What does the smartphone of the future look like?

Take a look at the early brick-like “car phones” that kicked off the mobile craze and compare them to our svelte, touchscreen smartphones. They’ve come a long way in a relatively short time. The power and functionality packed into current smartphones was sci-fi speculation just a few decades ago. So, what are the smartphones of the future going to look like? Will they be recognisable as smartphones at all? One thing’s for sure, they’ll make our current devices look embarrassingly dated.

In this article we’re going to take a look at some potential developments and interesting concepts for the smartphone of the future.

Flexible friends

We took a look at the development of flexible displays a while back. All of the major manufacturers are working on them. The first application is simply about making our smartphones tougher, as flexible displays will be very hard to break, but it won’t be long before we can create fully flexible devices with working touchscreens. A device the size of a current smartphone could fold out to give you a 10-inch display and serve as a tablet, as illustrated by this LG Paper Touch concept.

LG_Paper_Touch

Maybe the design could curve around your wrist like a smart watch, as illustrated by this Philips “fluid smartphone” concept.

Philips_Fluid_Concept

Pushing the portability angle we could see something like this clever Samsung One Pen concept, where the flexible screen rolls away into a pen-sized device.

Samsung_One_Pen

This “Mobile Script” concept shows off another way that you might combine a smartphone with a tablet. A larger screen can be pulled out from the tall mobile handset when you need it.

Mobile_Script

Transparent touchscreens

The idea of transparent smartphones has been around in concept form for quite a while. It wouldn’t really add a great deal in terms of function, beyond being able to see in front of you while you walk down the street glued to your phone, but it would look cool. Much like flexible displays, the real challenge is how you deal with the other components that make up a smartphone. Most designs include an opaque section which would presumably house the workings. This transparent iPhone touchscreen is from a concept ad.

Transparent_iPhone

Here’s a prototype that glass specialist Polytron made. You can see the batteries and the micro-SD card in the lower section of the phone. More than likely this section would be opaque in a real device and the designers would have to cram everything non-transparent into it.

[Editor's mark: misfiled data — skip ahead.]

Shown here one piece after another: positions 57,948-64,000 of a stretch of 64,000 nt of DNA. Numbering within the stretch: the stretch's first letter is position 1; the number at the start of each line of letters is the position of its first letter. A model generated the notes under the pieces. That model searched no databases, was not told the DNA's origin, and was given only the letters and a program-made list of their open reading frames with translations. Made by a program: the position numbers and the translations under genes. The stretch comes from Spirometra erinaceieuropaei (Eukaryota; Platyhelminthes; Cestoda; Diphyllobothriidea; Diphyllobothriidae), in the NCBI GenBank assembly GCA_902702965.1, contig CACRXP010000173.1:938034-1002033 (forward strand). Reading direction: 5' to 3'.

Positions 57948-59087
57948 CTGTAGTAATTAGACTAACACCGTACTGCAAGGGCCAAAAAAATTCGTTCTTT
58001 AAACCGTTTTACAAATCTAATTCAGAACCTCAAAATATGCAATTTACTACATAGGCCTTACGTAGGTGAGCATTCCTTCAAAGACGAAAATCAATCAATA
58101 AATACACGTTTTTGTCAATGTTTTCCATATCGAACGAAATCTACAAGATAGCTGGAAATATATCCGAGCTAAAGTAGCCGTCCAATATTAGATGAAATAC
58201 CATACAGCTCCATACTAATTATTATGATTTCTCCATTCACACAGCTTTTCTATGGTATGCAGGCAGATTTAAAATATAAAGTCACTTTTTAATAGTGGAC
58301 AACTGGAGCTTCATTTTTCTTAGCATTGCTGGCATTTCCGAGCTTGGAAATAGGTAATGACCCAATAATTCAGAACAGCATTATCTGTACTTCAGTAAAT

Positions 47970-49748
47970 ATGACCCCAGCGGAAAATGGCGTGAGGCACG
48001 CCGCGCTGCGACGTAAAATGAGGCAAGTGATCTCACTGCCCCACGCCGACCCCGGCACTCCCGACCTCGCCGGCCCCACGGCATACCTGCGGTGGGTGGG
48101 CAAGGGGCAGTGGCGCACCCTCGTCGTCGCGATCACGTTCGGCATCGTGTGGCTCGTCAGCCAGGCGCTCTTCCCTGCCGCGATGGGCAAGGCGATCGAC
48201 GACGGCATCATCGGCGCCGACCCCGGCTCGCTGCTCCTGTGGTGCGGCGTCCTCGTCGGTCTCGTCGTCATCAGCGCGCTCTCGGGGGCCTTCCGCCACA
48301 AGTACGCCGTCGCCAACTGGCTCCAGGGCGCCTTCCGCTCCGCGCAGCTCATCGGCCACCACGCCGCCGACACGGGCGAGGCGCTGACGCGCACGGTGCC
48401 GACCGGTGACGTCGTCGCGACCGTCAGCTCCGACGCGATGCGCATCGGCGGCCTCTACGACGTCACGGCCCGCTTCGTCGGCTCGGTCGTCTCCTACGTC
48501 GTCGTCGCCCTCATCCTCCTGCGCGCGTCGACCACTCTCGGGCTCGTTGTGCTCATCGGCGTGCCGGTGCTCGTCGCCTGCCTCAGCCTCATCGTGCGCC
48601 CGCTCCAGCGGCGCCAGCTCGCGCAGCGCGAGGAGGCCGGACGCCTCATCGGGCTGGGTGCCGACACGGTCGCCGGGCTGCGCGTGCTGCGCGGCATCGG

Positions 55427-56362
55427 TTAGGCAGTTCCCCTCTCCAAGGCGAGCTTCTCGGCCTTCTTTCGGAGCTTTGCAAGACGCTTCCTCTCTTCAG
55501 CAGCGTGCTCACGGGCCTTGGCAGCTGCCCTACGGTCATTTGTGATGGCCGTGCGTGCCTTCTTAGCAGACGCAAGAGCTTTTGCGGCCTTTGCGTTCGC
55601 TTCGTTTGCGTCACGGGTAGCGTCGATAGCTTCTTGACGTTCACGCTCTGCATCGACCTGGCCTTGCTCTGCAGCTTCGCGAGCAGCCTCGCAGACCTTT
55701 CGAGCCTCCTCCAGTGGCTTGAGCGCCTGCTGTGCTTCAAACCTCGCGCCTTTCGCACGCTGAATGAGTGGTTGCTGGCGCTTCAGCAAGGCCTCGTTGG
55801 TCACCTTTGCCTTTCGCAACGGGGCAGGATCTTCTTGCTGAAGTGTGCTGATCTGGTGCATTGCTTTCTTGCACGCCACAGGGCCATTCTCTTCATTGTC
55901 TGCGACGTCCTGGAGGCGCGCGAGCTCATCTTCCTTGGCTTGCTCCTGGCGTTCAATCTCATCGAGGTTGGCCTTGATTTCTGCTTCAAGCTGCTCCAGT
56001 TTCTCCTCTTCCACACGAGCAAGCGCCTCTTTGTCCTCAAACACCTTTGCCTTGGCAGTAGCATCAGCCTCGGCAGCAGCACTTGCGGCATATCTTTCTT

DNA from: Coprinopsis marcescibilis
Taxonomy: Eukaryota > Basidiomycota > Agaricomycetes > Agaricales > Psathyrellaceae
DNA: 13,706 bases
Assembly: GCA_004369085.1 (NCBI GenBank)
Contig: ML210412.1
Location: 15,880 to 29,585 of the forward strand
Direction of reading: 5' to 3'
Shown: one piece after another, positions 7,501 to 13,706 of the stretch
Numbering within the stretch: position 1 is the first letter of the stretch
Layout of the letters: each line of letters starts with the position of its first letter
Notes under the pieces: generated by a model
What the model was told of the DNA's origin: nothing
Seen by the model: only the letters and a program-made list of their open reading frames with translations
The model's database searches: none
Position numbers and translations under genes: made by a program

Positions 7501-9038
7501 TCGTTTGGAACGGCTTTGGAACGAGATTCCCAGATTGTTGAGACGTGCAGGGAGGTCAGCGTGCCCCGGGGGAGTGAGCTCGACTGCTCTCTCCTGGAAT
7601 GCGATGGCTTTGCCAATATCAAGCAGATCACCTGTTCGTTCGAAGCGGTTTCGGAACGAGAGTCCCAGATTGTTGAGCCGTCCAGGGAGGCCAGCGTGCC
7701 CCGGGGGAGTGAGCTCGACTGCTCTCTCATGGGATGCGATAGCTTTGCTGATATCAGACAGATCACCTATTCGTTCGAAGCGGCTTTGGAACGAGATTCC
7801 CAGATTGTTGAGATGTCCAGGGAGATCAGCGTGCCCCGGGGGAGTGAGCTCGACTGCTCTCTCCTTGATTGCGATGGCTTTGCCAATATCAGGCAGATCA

Polytron_Concept

Projected onto you

Another idea that crops up in a lot of concepts concerns the user interface being projected onto your hand or your arm. This fits in with the wearable tech trend – you could have a small bracelet or something as part of your clothing that projects your phone functions. Obvious advantages of this include the fact that we are extremely accurate at touching specific areas of our own body, and it would make for much more portable designs. There are already quite a few smartphones with projectors built-in, so this doesn’t seem like a huge leap, but you’d need a rolled up screen or a blank bit of wall if you wanted to watch video. This concept for a Samsung device is something you’d wear on your wrist and it would project onto the palm of your hand.

Samsung_Finger_Touching_Concept

This iPhone “Next G” concept is pretty similar, as a wrist device projects the familiar iPhone interface onto the palm of your hand.

iPhone_Next_G

The Skinput project uses a pico-projector in an arm band that projects onto your arm and bio-acoustic sensing is able to localize finger taps on the skin, so it works like a touchscreen.

Using a mobile phone in Paris

The UFO Phone combines flexibility with the projector functionality. It can fold out to project a detailed user interface onto your desktop or attach to the wall to create a large movie display, and there’s a flexible display on the device itself, which can be folded into a standard smartphone form factor.

UFO_Phone

We’ll definitely see some movement on the flexible display front in the next couple of years. Transparent touchscreens are in the works as well. New developments like Google Glass use mini-projectors, so that’s another area where we can expect to see more ideas in the not too distant future.  What do you think the smartphone of the future will look like?

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Image credits: Philips Fluid Smartphone, LG Paper Touch, Samsung One Pen, Mobile Script, Transparent iPhone, Polytron Transparent Phone, Samsung Finger Touching, iPhone Next G Concept, Skinput, UFO Smartphone Concept.

About Simon Hill

Simon is an experienced tech writer with a background in games development. He has been covering the world of mobile technology for several years now and writes for a variety of popular websites.
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